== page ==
1. Imagine in 2020 a President Warren and a Democratic Congress with the the power to regulate Google, Facebook, etc… That is terrifying.

      It’s what they’re openly expressing and Zuckerberg (to name just one) is fully on board.

    2. as far as I know, are not manipulating search results or algorithms

      How exactly do you create a search algorithm without manipulating it?

      1. If you used it, you’d understand. It’s not as good at finding what you are looking for, because it doesn’t account for your search history, location, etc.

      2. I’m pretty sure he meant manipulating it in a consciously biased fashion. …. But you probably knew that and were just being pedantic.

    3. What about the other billion or so people in the world that you want to reach?

  12. “Google Employees Considered Adjusting Search Engine Algorithm to Hide Islamophobic Results”

    I call bullshit.

    Here’s what the WSJ has to say:

    “WASHINGTON?Days after the Trump administration instituted a controversial travel ban in January 2017, Google employees discussed ways they might be able to tweak the company’s search-related functions to show users how to contribute to pro-immigration organizations and contact lawmakers and government agencies, according to internal company emails.”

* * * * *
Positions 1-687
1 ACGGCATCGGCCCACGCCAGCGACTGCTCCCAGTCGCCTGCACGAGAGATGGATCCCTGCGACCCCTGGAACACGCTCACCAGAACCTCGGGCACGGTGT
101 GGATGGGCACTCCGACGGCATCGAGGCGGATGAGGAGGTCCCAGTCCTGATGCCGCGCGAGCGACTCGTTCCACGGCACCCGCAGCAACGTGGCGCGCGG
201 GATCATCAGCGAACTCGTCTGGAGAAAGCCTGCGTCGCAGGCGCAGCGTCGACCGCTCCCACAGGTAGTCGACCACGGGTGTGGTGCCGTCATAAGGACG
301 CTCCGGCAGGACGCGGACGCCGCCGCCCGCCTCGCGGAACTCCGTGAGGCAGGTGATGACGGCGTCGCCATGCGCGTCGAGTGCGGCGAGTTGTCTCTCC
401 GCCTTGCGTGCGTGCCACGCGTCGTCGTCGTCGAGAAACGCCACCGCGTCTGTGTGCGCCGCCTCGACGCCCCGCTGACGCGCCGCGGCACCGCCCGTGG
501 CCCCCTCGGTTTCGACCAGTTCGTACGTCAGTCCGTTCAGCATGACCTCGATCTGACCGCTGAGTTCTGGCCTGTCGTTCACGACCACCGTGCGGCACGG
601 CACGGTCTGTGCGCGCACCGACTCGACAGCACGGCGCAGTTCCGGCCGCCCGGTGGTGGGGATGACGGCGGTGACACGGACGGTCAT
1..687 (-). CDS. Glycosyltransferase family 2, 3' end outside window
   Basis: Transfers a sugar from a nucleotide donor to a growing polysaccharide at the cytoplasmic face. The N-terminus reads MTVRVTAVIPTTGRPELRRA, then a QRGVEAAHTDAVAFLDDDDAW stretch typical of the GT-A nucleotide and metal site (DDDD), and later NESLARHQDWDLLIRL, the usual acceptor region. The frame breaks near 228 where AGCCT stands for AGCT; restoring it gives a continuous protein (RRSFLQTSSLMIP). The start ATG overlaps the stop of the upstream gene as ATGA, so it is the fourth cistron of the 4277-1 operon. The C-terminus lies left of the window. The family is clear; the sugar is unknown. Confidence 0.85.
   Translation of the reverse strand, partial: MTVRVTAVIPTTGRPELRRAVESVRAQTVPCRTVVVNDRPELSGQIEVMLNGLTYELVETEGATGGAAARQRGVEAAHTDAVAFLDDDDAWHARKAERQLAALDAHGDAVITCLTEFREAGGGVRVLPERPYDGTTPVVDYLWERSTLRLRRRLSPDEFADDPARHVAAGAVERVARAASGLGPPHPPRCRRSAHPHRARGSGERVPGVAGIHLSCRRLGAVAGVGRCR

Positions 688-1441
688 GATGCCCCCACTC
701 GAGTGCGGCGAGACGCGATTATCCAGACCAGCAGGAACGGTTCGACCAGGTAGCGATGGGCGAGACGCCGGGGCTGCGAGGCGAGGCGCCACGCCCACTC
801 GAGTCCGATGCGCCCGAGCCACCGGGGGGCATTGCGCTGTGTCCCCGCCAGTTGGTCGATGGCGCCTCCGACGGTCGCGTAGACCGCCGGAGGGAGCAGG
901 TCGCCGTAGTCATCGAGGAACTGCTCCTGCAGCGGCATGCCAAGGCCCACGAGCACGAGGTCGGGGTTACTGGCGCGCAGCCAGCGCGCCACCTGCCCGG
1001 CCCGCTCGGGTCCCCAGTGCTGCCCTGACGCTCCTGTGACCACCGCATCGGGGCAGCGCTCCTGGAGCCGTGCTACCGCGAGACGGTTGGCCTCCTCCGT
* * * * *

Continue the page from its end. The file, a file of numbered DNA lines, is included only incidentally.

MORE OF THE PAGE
The email traffic, reviewed by The Wall Street Journal, shows that employees proposed ways to “leverage” search functions and take steps to counter what they considered to be “islamophobic, algorithmically biased results from search terms ‘Islam’, ‘Muslim’, ‘Iran’, etc.” and “prejudiced, algorithmically biased search results from search terms ‘Mexico’, ‘Hispanic’, ‘Latino’, etc.”

    http://www.wsj.com/articles/go…..1537488472

    Some of you may recall that I’ve criticized Google in the past and that I’ve been working to rid myself of their products. My criticism of Google doesn’t need any . . . um . . . editorializing of the facts. Just the unvarnished truth will suffice.

    1. Question 1) Is what’s being described in the WSJ article “hiding Islamophobic results” precisely?

      I think that’s highly questionable. At worst, they seem to be talking about ranking things differently or including information about how to contact pro-immigration causes in various ways.

      Question 2) Was the travel ban necessarily Islamophobic?